The above preview is unformatted text

This student written piece of work is one of many that can be found in our GCSE Existence of God section.

Found what you're looking for?

  • Start learning 29% faster today
  • 150,000+ documents available
  • Just £6.99 a month

Not the one? Search for your essay title...
  • Join over 1.2 million students every month
  • Accelerate your learning by 29%
  • Unlimited access from just £6.99 per month

See related essaysSee related essays

Related GCSE Existence of God essays

  1. Logical Positivism and the Meaninglessness of Religious Language.

    Science, one could argue, has become almost a new 'religion' in the sense that it is in it that some people's faith and hope are being ultimately placed. Logical Positivism: Background One very influential line of thinking on the relation between science and religion is that of Logical Positivism.

  2. The Verification principle and the Falsification principle

    For example to say that all water boils at 100?c cannot be tested so therefore it is meaningless. Historical statements also suffered this consequence. To say that the battle of Hastings took place in 1066 cannot be verified as there is no one alive to prove it, therefore it is also meaningless.

  1. Individual religious experience means individual religious fantasy; corporate religious experience means corporate religious fantasy; ...

    Lady finally spoke to Bernadette and asked her to come to the grotto every day for two weeks. In return, if Bernadette did as she was asked, the Lady said that while she could not promise Bernadette happiness in this life, she could and would do so in the next.

  2. "A religious experince is a sponatnious or induced,mental event over which the recepient has ...

    I do believe, however, that for a religious experience to occur and for a 'spiritual force' to come into play then one must be open to an idea of God and therefore I maintain my strong belief that a mystical experience must remain within the mind of the believer.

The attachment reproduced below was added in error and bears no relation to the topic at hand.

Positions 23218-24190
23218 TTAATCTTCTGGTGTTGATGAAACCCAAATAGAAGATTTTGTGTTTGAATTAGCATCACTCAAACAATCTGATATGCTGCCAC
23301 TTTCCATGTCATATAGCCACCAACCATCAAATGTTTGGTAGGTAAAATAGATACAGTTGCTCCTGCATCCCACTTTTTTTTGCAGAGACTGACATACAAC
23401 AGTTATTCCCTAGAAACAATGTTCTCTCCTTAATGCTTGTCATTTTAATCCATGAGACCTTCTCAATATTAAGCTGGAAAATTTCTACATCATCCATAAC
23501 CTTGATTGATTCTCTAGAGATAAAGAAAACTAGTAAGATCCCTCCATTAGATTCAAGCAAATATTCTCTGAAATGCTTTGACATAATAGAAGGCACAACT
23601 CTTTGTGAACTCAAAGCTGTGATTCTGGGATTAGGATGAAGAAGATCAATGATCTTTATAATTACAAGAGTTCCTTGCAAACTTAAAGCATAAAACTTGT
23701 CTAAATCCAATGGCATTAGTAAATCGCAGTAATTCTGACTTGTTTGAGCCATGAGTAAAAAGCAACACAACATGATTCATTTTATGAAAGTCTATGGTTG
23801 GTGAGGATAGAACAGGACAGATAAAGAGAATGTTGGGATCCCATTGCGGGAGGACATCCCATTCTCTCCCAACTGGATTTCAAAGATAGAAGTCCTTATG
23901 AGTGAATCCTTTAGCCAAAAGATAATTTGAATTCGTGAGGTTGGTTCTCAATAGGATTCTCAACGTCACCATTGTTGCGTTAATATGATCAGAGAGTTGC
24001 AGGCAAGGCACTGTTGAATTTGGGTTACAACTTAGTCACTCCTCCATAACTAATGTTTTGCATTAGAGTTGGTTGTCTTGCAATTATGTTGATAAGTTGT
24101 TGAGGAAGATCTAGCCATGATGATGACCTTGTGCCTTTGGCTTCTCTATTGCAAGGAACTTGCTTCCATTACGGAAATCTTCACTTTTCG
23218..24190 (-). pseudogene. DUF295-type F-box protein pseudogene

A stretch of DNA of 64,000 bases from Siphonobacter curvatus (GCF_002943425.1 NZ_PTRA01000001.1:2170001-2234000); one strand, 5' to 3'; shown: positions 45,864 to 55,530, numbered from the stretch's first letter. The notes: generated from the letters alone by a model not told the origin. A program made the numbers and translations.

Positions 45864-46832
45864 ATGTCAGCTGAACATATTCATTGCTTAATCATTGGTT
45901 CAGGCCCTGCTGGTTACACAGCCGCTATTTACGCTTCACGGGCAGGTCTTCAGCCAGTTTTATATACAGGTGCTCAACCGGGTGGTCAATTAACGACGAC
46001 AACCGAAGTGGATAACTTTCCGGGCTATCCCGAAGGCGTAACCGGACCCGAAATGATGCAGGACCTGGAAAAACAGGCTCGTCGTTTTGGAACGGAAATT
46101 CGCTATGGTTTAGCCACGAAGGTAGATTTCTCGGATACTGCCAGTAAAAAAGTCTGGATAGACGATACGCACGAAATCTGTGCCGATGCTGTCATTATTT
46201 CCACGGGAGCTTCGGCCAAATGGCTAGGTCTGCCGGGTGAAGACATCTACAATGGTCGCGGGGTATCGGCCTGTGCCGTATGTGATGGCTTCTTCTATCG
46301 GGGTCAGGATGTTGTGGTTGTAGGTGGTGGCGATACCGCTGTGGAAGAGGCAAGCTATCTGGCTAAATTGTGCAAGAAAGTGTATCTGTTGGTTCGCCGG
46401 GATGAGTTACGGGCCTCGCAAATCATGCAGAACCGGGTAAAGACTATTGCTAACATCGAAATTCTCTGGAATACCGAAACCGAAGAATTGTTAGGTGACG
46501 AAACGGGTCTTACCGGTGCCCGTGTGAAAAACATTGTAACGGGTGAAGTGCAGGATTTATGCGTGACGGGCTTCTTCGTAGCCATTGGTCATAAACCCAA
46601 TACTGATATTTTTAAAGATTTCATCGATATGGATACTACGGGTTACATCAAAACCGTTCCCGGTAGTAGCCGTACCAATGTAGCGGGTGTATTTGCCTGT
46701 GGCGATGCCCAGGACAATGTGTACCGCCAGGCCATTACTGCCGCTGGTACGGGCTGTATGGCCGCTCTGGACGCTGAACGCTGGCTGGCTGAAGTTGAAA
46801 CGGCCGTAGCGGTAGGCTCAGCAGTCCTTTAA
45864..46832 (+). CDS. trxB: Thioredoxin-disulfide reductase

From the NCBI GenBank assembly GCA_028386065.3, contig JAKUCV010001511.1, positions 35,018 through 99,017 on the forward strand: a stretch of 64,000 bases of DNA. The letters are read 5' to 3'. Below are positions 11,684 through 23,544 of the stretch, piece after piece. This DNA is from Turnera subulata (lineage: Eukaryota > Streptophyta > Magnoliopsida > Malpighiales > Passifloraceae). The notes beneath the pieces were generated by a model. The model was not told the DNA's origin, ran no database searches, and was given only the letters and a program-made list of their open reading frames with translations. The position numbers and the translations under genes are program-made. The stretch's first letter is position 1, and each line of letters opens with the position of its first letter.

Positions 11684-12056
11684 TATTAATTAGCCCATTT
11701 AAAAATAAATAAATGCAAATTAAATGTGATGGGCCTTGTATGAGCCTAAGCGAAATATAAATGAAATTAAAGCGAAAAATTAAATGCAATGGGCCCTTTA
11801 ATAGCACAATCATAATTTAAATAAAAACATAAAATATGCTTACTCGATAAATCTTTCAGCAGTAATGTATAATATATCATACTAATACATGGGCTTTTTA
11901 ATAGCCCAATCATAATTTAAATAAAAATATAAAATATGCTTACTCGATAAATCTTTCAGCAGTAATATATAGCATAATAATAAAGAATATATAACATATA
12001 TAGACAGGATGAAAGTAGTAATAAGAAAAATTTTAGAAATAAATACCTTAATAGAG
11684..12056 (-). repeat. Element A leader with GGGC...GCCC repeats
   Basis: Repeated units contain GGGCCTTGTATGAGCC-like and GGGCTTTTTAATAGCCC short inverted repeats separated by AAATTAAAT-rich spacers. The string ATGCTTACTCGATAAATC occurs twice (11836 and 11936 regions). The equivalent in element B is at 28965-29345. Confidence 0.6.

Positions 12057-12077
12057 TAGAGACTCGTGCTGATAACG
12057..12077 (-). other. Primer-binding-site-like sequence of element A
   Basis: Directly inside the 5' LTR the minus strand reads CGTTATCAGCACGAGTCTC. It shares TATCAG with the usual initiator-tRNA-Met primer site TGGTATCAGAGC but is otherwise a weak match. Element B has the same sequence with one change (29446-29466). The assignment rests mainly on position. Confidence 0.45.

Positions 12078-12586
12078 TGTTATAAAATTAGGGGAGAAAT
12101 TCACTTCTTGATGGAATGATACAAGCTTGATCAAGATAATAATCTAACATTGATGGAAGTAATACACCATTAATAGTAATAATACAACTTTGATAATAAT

1. Outline the teaching about the Kingdom of God in the Parable's of Mark's Gospel.

    Jesus says to his followers: 'You have been given the secret of the Kingdom of God.' He says that other people will only hear the parable story, and not be able to understand the teaching. Later, in verse 34, Mark says: 'He would not speak to them without using parables,

  2. Explain the Ontological argument.

    Yet it has attracted new criticisms. Irenaeus view that everyone goes to heaven has attracted new criticism because it seems unjust, thus calling God justice into question. Christians and religious believers have called this theory into question because it contradicts religious texts, including the bible and the Qur'an, which promise punishment for the unrighteous.

  1. Outline the teaching about the kingdom of god in the parables of Marks gospel.

    is meant to symbolise the kingdom of God and the tenants are the Jewish leaders, which attack the landlord and his son God and Jesus.

  2. For what reasons have some philosophers argued that religious language is meaningless?

    Such claims as "Jesus was crucified o forgive my sins" or "God is omnipotent" do not seem to support themselves by any empirical evidence. We would expect statements about reality, particularly those that claim to be speaking of events of great significance, to be making factual assertions.

  • Over 160,000 pieces
    of student written work
  • Annotated by
    experienced teachers
  • Ideas and feedback to
    improve your own work